Lunt-Fontanne Theatre

Lunt-Fontanne Theatre was initially built in 1910 as the Globe. It was renamed in 1958 in honor of the famed acting couple, Alfred Lunt and Lynn Fontanne. The Nederlander Organization is the current owner of the theatre.

In the 2000s, the theatre produced plays like Kristin Chenoweth’s concert My Love Letter to Broadway; Frankie Valli and the Four Seasons on Broadway; Finding Neverland; Motown: The Musical; A Christmas Story: The Musical; Ghost: The Musical; The Addams Family; and Disney’s The Little Mermaid, and the long-running Beauty and the Beast that has been reproduced since 1999.

Although there were lesser productions in the 1980s and 1990s, Lunt-Fontanne Theatre in ‘90s still saw Titanic; The Three Sisters; A Midsummer Night’s Dream; Hello, Dolly!; Comedy Tonight; The Best Little Whorehouse Goes Public; Ain’t Broadway Grand; Catskills on Broadway; and Peter Pan. Where else in the 1980s, the theatre produced Sting in The 3 Penny Opera; The Gospel at Colonus; Smile; Uptown … It’s Hot!; Peggy Lee in Peg; Richard Burton and Elizabeth Taylor in Private Lives; The Whiz; Sophisticated Ladies; and Sandy Duncan in Peter Pan.

The ’70s was a glorious time for the Lunt-Fontanne Theatre as it found a series of award-winning and popular musicals: The Rothschilds, with Tony Awards for Hal Linden and Keene Curtis; A Funny Thing Happened on the Way to the Forum starring Phil Silvers (1972); The Pajama Game (1973); My Fair Lady (a transfer from the St. James Theatre); and Carol Channing back again in Hello, Dolly! (1978). It was during this decade that the musical Rex, starring Nicol Williamson, was produced at the theatre too.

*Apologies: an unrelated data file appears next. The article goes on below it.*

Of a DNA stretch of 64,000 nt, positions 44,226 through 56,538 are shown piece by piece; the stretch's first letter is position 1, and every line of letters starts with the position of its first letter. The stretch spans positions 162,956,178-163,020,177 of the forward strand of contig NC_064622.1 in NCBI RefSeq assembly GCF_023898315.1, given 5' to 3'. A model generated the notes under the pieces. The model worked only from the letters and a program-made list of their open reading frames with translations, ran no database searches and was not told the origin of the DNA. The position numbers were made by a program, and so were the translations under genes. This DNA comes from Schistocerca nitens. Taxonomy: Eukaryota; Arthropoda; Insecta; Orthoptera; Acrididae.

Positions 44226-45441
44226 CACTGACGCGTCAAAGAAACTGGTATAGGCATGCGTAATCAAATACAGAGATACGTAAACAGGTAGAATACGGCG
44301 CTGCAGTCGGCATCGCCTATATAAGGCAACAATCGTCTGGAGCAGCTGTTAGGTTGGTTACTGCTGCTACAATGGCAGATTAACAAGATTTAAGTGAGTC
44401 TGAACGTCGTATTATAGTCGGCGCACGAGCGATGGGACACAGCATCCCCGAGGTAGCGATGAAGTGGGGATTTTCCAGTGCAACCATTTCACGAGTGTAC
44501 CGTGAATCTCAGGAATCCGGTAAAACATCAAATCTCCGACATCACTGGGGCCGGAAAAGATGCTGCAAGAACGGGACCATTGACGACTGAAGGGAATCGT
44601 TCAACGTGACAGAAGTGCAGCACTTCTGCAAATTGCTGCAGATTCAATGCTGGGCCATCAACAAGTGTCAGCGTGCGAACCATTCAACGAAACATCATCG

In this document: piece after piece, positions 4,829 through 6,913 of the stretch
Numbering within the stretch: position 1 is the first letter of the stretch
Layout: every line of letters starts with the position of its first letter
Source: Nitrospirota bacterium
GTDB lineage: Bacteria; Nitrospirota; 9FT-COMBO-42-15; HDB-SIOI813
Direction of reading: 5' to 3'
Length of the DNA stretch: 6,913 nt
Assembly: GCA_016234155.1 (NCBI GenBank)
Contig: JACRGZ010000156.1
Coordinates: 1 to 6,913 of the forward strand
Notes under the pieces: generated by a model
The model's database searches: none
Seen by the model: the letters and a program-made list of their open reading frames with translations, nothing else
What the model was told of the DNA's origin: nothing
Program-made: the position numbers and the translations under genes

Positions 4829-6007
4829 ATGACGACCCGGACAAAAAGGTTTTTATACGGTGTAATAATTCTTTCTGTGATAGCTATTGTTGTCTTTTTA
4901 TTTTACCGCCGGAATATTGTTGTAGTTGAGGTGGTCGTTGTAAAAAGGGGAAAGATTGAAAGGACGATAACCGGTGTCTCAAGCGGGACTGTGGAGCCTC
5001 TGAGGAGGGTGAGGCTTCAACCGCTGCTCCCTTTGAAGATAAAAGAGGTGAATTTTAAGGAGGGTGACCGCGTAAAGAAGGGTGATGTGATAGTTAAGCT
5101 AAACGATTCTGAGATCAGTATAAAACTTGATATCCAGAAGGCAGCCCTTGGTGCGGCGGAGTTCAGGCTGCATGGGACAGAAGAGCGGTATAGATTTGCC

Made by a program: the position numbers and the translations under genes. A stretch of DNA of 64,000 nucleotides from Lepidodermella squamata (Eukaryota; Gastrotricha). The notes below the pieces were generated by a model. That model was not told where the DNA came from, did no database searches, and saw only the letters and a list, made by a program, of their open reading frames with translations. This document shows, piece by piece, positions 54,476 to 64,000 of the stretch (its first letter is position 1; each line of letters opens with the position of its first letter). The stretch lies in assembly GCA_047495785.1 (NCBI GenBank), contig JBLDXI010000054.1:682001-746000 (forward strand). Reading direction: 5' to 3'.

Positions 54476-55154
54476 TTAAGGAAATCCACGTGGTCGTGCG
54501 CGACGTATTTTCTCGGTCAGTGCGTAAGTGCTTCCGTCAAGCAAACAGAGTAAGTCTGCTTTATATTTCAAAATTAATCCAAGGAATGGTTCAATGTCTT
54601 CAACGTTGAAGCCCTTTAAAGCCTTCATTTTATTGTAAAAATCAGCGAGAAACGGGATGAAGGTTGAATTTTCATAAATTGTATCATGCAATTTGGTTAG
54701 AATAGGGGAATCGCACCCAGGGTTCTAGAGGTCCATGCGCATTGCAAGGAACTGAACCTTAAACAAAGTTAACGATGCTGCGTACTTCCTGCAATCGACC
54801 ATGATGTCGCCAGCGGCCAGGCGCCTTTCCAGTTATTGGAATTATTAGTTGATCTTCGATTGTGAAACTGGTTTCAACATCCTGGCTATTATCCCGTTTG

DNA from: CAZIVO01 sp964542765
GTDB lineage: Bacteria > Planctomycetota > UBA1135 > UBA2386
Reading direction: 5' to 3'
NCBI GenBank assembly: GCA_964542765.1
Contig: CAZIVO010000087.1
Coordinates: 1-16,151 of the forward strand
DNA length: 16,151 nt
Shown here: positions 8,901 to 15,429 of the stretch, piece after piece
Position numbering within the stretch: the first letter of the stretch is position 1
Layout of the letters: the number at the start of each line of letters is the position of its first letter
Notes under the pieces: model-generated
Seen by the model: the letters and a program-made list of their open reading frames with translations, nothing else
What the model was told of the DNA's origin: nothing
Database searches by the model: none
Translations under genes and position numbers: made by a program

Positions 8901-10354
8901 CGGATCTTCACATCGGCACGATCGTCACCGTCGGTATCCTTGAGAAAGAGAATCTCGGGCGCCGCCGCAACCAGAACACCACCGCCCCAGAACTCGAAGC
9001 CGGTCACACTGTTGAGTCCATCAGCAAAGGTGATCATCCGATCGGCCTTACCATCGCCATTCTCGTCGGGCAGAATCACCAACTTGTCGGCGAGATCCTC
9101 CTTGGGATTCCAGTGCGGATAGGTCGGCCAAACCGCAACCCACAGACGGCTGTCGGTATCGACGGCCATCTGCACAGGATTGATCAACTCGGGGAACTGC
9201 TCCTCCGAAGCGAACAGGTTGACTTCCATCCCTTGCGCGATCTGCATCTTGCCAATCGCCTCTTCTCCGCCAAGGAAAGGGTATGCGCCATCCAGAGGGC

Going down memory lane to the 1960s, Sid Caesar shined in the Neil Simon (book), Cy Coleman (music), and Carolyn Leigh (lyrics) musical Little Me, with Bob Fosse winning a Tony Award for his choreography. In the same decade, Martha Graham and her dance company performed; Richard Burton played Hamlet and Hume Cronyn won a Tony as Polonius; Julie Harris went musical in Skyscraper; Norman Wisdom amused in Walking Happy; Marlene Dietrich made a dazzling Broadway debut in concert, backed by Burt Bacharach and his orchestra;How Now, Dow Jones won a Tony for Hiram Sherman; Leslie Uggams played Cleopatra in the musical Her First Roman, and Nicol Williamson also took on Hamlet.

From mid-1932 until 1957, Lunt-Fontanne Theatre was a different kind of entertainment house, it was a cinema with its entrance on Broadway. The last musical to play this theatre before it became a movie house in 1932 was Jerome Kern and Otto Harbach’s delightful The Cat and the Fiddle. Before that, Beatrice Lillie had a play in Vincent Youmans’s Oh, Please.

However, in 1958, Roger Stevens and Robert W. Dowling restored the venue to its legitimacy and returned the entrance to its original 46th Street location. The gala reopening of the theatre starred the Lunts in their final appearance on Broadway, in The Visit. Shortly after, Mary Martin worked with The Sound of Music, which won five Tonys.

In the early years of this house, the comedy team of Dave Montgomery and Fred Stone starred in many hit musicals: The Ziegfeld Follies of 1921 starred W.C. Fields and Fanny Brice, who sang “My Man” and “Second Hand Rose”; and two editions of George White’s Scandals with Gershwin scores opened here.

For more information on the Lunt Fontanne Theatre please read these additional pages:

Lunt-Fontanne Theatre Parking:
Read about parking options and rules at the Lunt-Fontanne Theatre.

Ticket Policies:
Read about our ticket guarantee and refund policies.

Lunt-Fontanne Theatre Seating Chart:
View the venue seating chart for most major events.